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Southern California Job Market : A Special Report On Employment Trends : Workplace Issues : Some Jobs Go Begging

September 20, 1987|PATRICK McMAHON | Times Staff Writer

Want to be the Los Angeles stand-in for Gumby, that mushy green cartoon character? It pays $45 for a 45-minute appearance. The job is open and not that easy to fill.

Then there's a California sprout grower who is looking for a district sales representative. Or how about being a fish reporter who gathers radio information three hours a night for the 976-TUNA call-in line.

Job Bank, a Los Angeles area employment firm, keeps track of such unusual jobs. But these days it is not just odd jobs that are available.

In Long Beach, the need is for hotel workers. The state employment service has openings right now for six waiters and waitresses, four front-desk clerks, four room cleaners, three hosts or hostesses, three bellhops and three people to bus tables.

Los Angeles Times Tuesday September 22, 1987 Home Edition Business Part 4 Page 2 Column 5 Financial Desk 1 inches; 29 words Type of Material: Correction
The Job Factory, with offices in Westwood and Hollywood, is a full-range employment firm that specializes in unusual jobs. A story in Sunday's Southern California Job Market supplement gave the wrong name.

Throughout much of metropolitan Los Angeles, there are openings for highly skilled clerical personnel who can take dictation, type at least 60 to 80 words per minute and perform other tasks, says Steve Dimitroff, a research manager for the California Employment Development Department. "We are on the verge of a clerical crisis."

And at the massive TRW space and defense plant in Redondo Beach, they are looking for trained machinists. In the next year, the manufacturing division hopes to hire 130 assemblers, machinists and electronic technicians, and it is scouring the United States to find them.

"The population in the machining area is aging," explains TRW spokeswoman Barbara Burke. "The average age of our most experienced machinists is 56. . . . People just aren't going into the vocational fields anymore."

With unemployment at its lowest level in a decade and with the age, skills and opportunities of the nation's work force changing, some jobs are no longer classified hard-to-find. In fact, more and more jobs fall into the hard-to-fill category. And matching willing workers with available jobs is not always an easy task.

A booming economy in the Northeast, for instance, has pushed fast-food restaurants and other service establishments to boost their pay levels to find and keep workers. In Los Angeles, the crackdown on illegal immigrants is squeezing the labor supply for the apparel industry and for California agriculture. Temporary employment firms, on the other hand, often thrive in trying to help employers cope with shortages.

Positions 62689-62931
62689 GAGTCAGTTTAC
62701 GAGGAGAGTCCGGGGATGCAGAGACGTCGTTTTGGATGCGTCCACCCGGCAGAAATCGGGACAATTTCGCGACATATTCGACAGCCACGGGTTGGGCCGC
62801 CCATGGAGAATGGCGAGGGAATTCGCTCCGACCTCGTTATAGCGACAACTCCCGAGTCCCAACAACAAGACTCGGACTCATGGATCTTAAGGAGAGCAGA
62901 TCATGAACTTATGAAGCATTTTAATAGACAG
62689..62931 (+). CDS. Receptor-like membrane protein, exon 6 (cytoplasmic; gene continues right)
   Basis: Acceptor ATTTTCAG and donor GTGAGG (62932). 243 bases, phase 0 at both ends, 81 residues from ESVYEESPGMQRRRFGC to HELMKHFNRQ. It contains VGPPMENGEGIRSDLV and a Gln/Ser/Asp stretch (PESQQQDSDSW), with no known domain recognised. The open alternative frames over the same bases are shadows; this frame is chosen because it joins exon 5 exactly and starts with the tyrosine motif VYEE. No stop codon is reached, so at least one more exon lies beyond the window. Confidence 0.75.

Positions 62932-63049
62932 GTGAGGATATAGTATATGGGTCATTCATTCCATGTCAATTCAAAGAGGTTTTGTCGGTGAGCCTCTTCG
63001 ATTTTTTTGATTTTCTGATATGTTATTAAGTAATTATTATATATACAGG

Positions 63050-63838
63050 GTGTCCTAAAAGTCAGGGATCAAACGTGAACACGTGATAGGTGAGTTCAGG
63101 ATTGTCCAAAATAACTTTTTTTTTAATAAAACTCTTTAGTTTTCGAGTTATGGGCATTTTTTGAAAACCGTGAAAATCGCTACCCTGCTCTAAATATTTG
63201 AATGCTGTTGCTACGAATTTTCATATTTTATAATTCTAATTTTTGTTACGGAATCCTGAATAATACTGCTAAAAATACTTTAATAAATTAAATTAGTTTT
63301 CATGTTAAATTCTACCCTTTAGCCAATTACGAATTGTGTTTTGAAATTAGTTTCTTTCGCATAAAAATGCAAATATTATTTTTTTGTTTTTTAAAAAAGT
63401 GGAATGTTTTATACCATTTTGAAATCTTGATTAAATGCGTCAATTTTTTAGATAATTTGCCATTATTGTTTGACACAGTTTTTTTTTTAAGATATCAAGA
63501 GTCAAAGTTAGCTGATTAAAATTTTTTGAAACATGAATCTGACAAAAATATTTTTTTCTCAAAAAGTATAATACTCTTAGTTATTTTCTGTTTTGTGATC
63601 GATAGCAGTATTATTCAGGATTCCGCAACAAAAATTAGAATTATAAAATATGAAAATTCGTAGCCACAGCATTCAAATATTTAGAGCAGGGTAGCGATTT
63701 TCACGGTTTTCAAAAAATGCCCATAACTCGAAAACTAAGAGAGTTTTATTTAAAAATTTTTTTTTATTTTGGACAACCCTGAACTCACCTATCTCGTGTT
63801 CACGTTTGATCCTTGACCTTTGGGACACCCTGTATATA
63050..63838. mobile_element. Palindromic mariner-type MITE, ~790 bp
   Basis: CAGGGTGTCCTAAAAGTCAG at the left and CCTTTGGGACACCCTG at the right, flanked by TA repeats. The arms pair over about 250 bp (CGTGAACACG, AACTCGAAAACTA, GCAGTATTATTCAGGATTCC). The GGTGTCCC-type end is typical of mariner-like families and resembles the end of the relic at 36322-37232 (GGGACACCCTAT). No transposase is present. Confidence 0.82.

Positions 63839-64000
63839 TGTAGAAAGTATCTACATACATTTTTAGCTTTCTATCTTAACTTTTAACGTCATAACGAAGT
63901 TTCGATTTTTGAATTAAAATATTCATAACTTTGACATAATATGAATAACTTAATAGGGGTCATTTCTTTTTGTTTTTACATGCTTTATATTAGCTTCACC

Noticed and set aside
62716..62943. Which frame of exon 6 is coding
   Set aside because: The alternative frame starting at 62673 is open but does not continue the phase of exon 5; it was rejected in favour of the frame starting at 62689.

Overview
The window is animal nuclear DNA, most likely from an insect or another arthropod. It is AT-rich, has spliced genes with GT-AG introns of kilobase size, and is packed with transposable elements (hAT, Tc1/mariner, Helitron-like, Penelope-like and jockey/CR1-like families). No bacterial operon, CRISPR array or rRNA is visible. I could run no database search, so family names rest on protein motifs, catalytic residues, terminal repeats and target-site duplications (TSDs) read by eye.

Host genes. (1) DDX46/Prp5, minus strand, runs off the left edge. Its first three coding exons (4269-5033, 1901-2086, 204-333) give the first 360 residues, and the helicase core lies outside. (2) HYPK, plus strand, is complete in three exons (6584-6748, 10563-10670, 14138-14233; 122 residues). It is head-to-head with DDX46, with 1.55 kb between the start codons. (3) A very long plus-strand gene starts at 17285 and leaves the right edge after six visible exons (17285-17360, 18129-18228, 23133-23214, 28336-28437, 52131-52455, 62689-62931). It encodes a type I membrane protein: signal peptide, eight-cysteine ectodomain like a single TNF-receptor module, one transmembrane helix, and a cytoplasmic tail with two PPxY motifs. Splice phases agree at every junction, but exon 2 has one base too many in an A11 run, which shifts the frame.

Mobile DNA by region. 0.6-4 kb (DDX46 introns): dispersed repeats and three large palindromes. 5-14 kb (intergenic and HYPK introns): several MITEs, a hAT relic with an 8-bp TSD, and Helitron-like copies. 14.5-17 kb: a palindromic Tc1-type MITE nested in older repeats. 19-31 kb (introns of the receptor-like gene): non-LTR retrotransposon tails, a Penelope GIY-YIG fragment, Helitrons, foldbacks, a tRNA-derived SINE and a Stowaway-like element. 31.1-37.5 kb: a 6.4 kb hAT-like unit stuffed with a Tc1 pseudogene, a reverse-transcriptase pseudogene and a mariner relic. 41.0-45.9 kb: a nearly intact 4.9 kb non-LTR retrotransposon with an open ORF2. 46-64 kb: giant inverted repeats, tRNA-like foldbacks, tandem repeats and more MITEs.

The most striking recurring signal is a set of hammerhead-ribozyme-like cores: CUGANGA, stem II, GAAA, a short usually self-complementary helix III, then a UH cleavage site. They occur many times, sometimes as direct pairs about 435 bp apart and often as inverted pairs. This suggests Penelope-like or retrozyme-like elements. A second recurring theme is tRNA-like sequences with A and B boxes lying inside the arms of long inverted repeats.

Why are positions hard to fill? Ray Marcy, senior vice president of Adia Personnel Services in Menlo Park, Calif., offers six of the most common reasons: The position is unique and only a handful of people can do the job. It's specialized and requires certain kinds of experience or advanced education. The pay scale is lower than the market value. The opening is in a remote location. The working conditions are unattractive. Or, the hours are irregular or unusual.

Pay, job skills and working conditions aren't the only factors that create hard-to-fill jobs. "The cost of living in Los Angeles can be a problem," TRW's Burke says. "Not so much the cost of living as the cost of housing." That can be a factor in trying to woo engineers from other locations, she notes. "In Texas, you can buy a house for $45,000 that might cost you $240,000 here."

The cost of downtown parking is a major problem for employers in every major metropolitan area, notes Richard E. Lewis, president of Accountants Overload.

"It's a big, big problem today," he says. It is very difficult "getting any kind of employee with any kind of skill to come downtown because of the cost of parking." Workers are increasingly reluctant to commute long distances and, "more and more, most working people in all disciplines at the senior level want positions close to home," he said.

Robert O. Snelling Sr., chairman of Snelling & Snelling, a large employment firm based in Sarasota, Fla., ticks off eight employment areas with hard-to-fill jobs.

1. Handling the sick or the disturbed: physical therapists, nurses, nurse's aides, paramedics and police. "The work is hard, it's demanding and it's dangerous," he says through a spokesman. "We have people here faced with physical violence, worries about getting AIDS and communicable diseases and, of course, the hours and work schedules are devastating to normal family life."

Nurses seem to top the demand list right now, employment experts say, as women find a wider variety of job opportunities in health care at a time when the work of nurses in hospitals is increasingly intense and stressful.

2. Sales. "There is a vast shortage of salespeople of all kinds," Snelling says. "We have been brought up in an age which puts down salesmanship as a profession, especially if one is paid a commission. It is considered demeaning to have your income tied to selling something to someone. That's why companies work hard to disguise sales jobs. They call them marketing or service or consulting jobs."

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